ABC’s ’20/20: One Night in Central Park’ shines the light on the victims of the Central Park Jogger case, also referenced to as the Central Park Five case. This wildly publicized occurrence of the assault and rape of Trisha Meili, which transpired on April 19, 1989, was initially perceived to be the result of the lawlessness behavior of the youths of New York and how they condoned violence towards women.
But, when it turned out that the five convicted defendants – Raymond Santana, Kevin Richardson, Antron McCray, Yusef Salaam, and Korey Wise – were, in fact, not guilty, it became a high-profile example of racial profiling, discrimination, and inequality in the media and legal system. After all, all the “confessions” made by them were coerced. So, let’s look at the one victim, apart from Trisha, who got the worst end of the bargain.
Who Is Korey Wise?
Korey Wise was not even a suspect for the Central Park Jogger case initially. At 16, he was just voluntarily accompanying his friend, Yusef Salaam, to the police station, as the latter was brought in for questioning in search of possible suspects. But, because he was there in support of his childhood friend, he ended up being interrogated too. And, because of his age, he was legally allowed to be questioned without a parent or guardian present.
Sarah Burns wrote in her book “The Central Park Five,” that Korey “had hearing problems from an early age, and a learning disability that limited his achievement in school.” And, as per the New York Times, he was “a gentle, emotionally stunted boy, his problems amplified by his hearing loss,” and his “development was severely delayed and his ability to comprehend his complicated and sometimes dangerous surroundings was woefully inadequate.” Needless to say that none of this was taken into account when the police were heavily questioning and manipulating him.
By the end of his lengthy interrogation, Korey was coerced into giving four different confessions – two written and two videotaped – all of which contradicted each other and were inconsistent with the facts of the crime. For proof, in one recording, he said that the victim was stabbed with a knife, which she was clearly not. Even though his confessions were contradictory and there was no physical evidence tying him to the crime, during his trial, he was found guilty of all charges. Korey was the only one who was tried as an adult, ultimately being convicted of sexual abuse, assault, and riot. He was sent to Rikers Island, where he spent the next 12 years of his life.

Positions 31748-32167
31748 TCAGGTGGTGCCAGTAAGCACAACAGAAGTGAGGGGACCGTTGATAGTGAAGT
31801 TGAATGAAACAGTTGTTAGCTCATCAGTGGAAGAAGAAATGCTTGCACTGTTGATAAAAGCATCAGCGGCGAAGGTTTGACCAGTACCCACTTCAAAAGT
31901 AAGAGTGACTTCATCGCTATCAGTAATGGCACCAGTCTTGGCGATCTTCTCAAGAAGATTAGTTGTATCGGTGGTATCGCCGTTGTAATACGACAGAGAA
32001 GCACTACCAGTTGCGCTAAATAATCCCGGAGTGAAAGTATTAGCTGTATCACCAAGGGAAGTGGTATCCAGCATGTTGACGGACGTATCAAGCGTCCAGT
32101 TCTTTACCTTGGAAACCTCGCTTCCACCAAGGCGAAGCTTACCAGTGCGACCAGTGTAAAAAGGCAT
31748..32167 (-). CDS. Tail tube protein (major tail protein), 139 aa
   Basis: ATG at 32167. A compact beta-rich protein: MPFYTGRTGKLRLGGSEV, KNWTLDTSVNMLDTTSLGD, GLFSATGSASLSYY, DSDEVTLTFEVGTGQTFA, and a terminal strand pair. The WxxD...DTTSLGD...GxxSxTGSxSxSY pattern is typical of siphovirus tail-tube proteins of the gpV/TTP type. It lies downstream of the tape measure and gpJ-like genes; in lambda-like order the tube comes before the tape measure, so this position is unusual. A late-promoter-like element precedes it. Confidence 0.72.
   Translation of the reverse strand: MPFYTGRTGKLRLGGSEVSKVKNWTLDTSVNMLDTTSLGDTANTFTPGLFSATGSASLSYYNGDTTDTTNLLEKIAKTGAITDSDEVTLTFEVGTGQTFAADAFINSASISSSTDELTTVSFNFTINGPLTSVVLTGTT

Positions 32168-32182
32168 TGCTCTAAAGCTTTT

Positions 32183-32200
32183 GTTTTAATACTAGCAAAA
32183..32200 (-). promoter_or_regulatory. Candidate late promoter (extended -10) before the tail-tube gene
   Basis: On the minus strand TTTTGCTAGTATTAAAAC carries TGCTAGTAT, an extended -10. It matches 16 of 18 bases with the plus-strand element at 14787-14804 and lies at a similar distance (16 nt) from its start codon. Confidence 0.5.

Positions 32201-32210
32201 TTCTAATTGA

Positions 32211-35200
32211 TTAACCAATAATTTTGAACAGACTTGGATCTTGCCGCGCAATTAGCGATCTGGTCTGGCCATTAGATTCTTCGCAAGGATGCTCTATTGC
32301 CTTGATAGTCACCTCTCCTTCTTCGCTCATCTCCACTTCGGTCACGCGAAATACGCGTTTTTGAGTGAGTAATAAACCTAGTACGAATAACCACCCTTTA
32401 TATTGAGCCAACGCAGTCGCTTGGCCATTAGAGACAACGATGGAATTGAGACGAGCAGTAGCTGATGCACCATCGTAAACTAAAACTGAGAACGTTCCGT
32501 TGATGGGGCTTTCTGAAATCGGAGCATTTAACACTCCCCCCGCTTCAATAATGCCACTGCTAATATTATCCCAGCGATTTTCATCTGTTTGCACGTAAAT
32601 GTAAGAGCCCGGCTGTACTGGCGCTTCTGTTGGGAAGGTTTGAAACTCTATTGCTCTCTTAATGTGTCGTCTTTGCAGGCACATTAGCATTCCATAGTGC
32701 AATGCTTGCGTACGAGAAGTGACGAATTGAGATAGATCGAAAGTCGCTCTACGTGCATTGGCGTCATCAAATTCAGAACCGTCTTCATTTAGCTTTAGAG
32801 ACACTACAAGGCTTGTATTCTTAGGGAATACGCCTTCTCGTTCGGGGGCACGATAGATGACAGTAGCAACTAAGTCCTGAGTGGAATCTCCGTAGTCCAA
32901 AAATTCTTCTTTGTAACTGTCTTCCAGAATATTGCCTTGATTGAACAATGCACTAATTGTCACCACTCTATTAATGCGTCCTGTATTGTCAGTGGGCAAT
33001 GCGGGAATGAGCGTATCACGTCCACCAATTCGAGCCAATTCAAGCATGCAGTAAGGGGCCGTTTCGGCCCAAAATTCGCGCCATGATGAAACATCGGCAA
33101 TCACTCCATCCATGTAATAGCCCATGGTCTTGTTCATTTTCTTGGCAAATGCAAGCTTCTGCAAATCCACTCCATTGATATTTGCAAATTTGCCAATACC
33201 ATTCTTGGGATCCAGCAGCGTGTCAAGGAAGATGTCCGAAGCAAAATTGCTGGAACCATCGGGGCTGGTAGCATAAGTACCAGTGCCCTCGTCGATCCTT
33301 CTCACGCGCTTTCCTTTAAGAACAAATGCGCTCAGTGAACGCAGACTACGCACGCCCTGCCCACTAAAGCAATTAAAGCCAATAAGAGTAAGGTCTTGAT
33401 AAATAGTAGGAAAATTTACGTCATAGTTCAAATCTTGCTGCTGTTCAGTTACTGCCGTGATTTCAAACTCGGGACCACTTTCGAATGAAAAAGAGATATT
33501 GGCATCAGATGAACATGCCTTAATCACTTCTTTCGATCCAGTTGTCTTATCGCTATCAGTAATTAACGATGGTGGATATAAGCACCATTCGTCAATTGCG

Where Is Korey Wise Today?
Although Korey Wise was the one who had the longest sentence out of all the five defendants, his time in prison is what led to his exoneration in the end. While he was at Rikers, he happened to meet Matias Reyes, who was serving a life sentence for multiple rapes and murder. Then, when the two met again in a correctional facility towards the end of 2001, Matias admitted to being the one who was responsible for Trisha Meili’s ordeal. He confessed and the so-called Central Park Five were exonerated when the DNA evidence confirmed his statements.
Korey Wise was released from prison in 2002. Following that, when the group’s charges were removed, they filed a lawsuit against the city of New York for their wrongful conviction. After more than a decade of fighting that case, in 2014, the five men were awarded $41 million – $1 million for each year that they were in prison. Now, at 48, Korey still lives in New York City and works as a criminal justice activist and public speaker. While some reports state that he resides in his old neighborhood, in Harlem, some say that he is living in the Bronx.
In 2015, Korey pledged $190,000 to the University of Colorado’s chapter of the Innocence Project, which subsequently changed its name to the Korey Wise Innocence Project at Colorado Law in his honor. He often speaks on behalf of the project. Now, following his entrepreneurial dreams, he has launched an apparel line by the name of Wise Lion. Despite all that Korey has gone through, he manages to keep a positive attitude, which speaks a lot about his nature and his plans for the future. (Feature Image Credit: Innocence Project)
Read More: Where Is Yusef Salaam Now?